As indicated this is a common law tort action, independent of statute an action for damages for the wrongful destruction of plaintiff's building and for the purposes of this appeal it is assumed, as specifically pleaded, that appellant made a jury case of the city's wrongful destruction of his building. "While property may be destroyed because it is dangerous to the public, a destruction of particular property on this ground without necessity, and where the property is not in fact dangerous, may be at the peril of the municipality." 18 McQuillin, Municipal Corporations, § 53.58, p. 280; Annotation 46 A.L.R. 362; Aronoff v. City of St. Louis, Mo., 327 S.W.2d 171; Moll Co. v. Holstner, 252 Ky. 249, 67 S.W.2d 1. While this was a common law action and as to its essential issues a case that could have been tried by a jury, "a jury having been waived by counsel" the case was submitted to and tried by the court. And as stated the court made a full and complete finding of facts, including among numerous other matters unfavorable to the appellant specifically "the Court finds that the building at 1907-1909 St. Louis Avenue had no value after the fire of December, 1961, except for possible salvage materials, and the value of salvage materials was not an issue in this case." (Emphasis supplied.) To digress, since the action was in fact to recover the "reasonable value" of the destroyed building, the appeal is not concerned with a mere technical invasion of rights and the right to at least nominal damages as in Heuer v. John R. Thompson Co., Mo.App., 251 S.W.2d 980; Greenlake Investment Co. v. Swarthout, Mo.App., 161 S.W.2d 697 and Flynt v. Chicago, B. & Q. Ry. Co., 38 Mo.App. 94. Of importance and significance here is that this was a court-tried case, and while it is reviewable in this court "as in suits of an equitable nature," the judgment is not to be "set aside unless clearly erroneous, and due regard shall be given to the opportunity of the trial court to judge of the credibility of the witnesses." Civil Rule 73.01(d), V.A.M.R.; RSMo 1959, § 510.310(4), V.A.M.S.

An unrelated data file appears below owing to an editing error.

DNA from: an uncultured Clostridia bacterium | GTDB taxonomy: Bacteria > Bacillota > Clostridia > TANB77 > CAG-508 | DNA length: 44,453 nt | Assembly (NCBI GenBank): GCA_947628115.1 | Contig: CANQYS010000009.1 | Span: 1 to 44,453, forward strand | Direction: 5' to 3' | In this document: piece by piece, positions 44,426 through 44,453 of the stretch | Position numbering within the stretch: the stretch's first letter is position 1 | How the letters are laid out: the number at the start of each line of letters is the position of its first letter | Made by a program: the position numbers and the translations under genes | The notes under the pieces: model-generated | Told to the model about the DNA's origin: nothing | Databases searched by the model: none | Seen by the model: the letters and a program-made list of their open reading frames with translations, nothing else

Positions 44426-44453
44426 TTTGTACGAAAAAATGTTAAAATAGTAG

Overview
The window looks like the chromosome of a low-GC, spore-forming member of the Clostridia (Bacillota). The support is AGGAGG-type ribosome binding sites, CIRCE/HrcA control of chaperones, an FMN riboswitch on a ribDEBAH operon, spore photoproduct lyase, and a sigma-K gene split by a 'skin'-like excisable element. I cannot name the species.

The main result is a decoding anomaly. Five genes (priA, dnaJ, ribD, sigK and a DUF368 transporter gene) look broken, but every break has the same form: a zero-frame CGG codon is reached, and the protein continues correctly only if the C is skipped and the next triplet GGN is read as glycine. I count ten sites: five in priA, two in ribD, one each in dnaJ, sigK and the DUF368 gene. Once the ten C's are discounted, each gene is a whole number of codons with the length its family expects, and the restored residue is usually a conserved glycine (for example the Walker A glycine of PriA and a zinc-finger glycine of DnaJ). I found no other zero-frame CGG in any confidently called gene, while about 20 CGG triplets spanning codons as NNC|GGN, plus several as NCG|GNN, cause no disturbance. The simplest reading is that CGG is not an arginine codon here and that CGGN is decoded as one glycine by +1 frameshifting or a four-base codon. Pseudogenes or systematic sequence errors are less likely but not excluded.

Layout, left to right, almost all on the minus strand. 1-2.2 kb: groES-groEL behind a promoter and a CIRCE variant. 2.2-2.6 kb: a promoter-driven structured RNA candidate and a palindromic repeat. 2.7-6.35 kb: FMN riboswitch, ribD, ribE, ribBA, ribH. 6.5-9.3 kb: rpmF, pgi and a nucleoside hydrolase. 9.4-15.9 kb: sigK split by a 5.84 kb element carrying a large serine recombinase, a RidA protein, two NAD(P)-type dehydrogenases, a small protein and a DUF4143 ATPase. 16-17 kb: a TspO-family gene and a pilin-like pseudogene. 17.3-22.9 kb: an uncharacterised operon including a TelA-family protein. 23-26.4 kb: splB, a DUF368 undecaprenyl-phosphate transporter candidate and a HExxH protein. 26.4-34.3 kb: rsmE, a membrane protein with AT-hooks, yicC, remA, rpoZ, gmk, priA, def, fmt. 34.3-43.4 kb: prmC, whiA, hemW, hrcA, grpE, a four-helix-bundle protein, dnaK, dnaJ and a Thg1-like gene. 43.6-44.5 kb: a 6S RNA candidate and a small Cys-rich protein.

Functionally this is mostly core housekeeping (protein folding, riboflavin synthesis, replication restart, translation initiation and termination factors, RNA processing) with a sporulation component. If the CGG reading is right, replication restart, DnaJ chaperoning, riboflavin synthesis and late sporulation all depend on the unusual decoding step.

In addition to his own testimony Mr. Rothenhoefer had as a witness a realtor who testified that prior to its destruction the building had a value of $25,000. As stated, he paid $6100 for the entire property and in 1963 sold the lot for "a little over $2750.00" and in his federal income tax return claimed a casualty loss of $5,469.00. In addition to the building commissioner's testimony as to the condition of the building and the necessity for its demolition the city also had as an expert witness a realtor and appraiser. This witness ascribed a value of $3500.00 to the lot and as to the building said that after the fire "it couldn't be put to any use." It was his opinion that the building "is of no value to the land." Thus upon this record and deferring to the trial court's finding of fact insofar as it involves credibility of conflicting testimony it is not possible for this court to confidently make a contrary or different finding as to value and hence damages. 25A C.J.S. Damages § 162(1) b. And as of course, the burden of proof being upon the appellant (22 Am.Jur.2d (Damages) §§ 296, p. 392, 301, p. 401) if his burned out building was of no value when razed he has suffered no loss and is not entitled to recover damages in this particular action. Wise v. Towse, Mo.App., 366 S.W.2d 506; Biscoe v. Kowalski, Mo., 290 S.W.2d 133, 137-138; Carpenter v. City of Versailles, Mo.App., 65 S.W.2d 957; Curtis v. Fruin-Colnon Contracting Co., 363 Mo. 676, 253 S.W.2d 158, 164.

*76 The contractor's bill to the city for razing the building was $1650.00, the building commissioner testified that the charge was reasonable even though the contractor may have once submitted "a bid" of $1250.00. Other than the contractor's former bid there is no evidence that the sum charged was "excessive" or "unreasonable" and of course the court's finding for the city on the counterclaim is supported and this court is in no position to make another or different finding and award.

For the reasons indicated the judgment is affirmed.



The foregoing opinion by BARRETT, C., is adopted as the opinion of the court.

All of the Judges concur.